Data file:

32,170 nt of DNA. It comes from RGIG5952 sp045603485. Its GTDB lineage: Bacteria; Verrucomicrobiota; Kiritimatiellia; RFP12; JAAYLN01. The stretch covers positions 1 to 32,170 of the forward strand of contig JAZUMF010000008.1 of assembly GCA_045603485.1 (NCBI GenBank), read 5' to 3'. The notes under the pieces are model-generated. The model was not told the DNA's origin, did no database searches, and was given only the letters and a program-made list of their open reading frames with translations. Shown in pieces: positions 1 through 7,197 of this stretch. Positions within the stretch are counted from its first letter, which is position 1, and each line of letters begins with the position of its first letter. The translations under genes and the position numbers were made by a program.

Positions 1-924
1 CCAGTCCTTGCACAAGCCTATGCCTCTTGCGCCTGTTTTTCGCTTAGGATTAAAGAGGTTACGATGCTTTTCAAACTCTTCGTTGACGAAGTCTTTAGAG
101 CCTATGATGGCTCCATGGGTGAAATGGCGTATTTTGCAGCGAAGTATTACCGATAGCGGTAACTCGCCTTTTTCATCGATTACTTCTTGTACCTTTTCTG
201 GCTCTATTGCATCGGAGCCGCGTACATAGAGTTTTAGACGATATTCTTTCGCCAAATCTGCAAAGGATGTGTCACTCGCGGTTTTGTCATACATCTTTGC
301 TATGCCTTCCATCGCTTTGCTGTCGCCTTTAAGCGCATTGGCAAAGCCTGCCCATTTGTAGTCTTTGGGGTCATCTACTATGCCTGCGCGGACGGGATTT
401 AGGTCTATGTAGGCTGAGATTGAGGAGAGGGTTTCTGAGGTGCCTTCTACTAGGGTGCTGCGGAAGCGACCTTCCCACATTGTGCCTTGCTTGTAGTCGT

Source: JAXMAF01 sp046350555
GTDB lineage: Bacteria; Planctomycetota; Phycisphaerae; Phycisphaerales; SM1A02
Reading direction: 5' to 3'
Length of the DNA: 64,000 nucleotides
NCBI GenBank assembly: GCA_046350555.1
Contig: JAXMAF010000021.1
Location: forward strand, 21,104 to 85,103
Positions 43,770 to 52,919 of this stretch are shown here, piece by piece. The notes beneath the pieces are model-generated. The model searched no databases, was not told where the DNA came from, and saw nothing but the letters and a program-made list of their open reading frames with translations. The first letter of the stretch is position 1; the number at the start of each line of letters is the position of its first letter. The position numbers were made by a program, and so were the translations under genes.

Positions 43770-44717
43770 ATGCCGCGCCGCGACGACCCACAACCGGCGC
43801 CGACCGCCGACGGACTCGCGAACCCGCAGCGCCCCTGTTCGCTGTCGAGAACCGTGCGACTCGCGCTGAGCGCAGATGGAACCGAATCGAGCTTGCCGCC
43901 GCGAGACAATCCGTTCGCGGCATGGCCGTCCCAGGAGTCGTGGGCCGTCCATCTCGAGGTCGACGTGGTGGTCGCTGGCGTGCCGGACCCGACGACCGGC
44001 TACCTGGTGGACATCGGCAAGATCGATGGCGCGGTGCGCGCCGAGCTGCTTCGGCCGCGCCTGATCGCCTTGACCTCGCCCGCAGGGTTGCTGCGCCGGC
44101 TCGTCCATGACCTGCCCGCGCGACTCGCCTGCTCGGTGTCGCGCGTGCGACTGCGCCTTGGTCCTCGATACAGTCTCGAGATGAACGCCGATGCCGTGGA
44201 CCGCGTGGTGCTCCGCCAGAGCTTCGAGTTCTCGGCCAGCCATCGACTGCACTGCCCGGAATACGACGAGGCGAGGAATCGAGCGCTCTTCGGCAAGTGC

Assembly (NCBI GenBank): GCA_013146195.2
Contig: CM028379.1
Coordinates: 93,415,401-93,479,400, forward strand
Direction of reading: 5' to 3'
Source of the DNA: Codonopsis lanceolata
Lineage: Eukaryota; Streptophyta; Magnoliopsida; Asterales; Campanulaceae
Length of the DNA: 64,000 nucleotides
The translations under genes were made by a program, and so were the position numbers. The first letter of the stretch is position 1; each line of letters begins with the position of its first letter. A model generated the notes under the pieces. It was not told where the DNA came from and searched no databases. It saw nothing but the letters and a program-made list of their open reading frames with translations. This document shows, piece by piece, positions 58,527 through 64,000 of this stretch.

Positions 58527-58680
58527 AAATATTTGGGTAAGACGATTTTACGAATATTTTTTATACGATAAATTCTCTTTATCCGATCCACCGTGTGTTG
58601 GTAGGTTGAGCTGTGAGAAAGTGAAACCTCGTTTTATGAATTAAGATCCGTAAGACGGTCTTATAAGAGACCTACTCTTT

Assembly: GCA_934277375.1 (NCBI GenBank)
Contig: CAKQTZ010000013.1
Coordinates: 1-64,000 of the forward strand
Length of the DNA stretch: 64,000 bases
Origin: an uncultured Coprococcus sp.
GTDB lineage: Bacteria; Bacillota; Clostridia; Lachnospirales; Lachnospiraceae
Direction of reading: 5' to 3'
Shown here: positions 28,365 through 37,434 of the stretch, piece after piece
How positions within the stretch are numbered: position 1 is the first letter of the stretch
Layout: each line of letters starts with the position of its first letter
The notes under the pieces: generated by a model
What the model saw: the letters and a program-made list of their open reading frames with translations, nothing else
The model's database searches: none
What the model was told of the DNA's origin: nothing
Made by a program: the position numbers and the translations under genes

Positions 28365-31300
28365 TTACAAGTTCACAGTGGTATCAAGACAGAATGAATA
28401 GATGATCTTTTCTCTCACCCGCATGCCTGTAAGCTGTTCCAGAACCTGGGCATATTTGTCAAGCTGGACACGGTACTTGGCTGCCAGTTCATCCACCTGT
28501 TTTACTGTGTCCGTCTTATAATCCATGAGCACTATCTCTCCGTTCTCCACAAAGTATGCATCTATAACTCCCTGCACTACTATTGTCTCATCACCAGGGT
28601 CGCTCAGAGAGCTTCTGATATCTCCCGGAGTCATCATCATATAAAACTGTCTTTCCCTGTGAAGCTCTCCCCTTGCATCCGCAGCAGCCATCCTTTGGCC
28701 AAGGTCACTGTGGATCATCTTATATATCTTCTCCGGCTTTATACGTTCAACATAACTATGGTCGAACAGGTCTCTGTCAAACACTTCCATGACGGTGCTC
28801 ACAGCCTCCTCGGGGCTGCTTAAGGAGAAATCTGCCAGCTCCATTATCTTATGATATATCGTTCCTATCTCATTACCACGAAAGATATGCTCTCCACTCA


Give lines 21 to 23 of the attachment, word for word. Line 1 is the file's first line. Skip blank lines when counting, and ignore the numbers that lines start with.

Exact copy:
44101 TCGTCCATGACCTGCCCGCGCGACTCGCCTGCTCGGTGTCGCGCGTGCGACTGCGCCTTGGTCCTCGATACAGTCTCGAGATGAACGCCGATGCCGTGGA
44201 CCGCGTGGTGCTCCGCCAGAGCTTCGAGTTCTCGGCCAGCCATCGACTGCACTGCCCGGAATACGACGAGGCGAGGAATCGAGCGCTCTTCGGCAAGTGC

Assembly (NCBI GenBank): GCA_013146195.2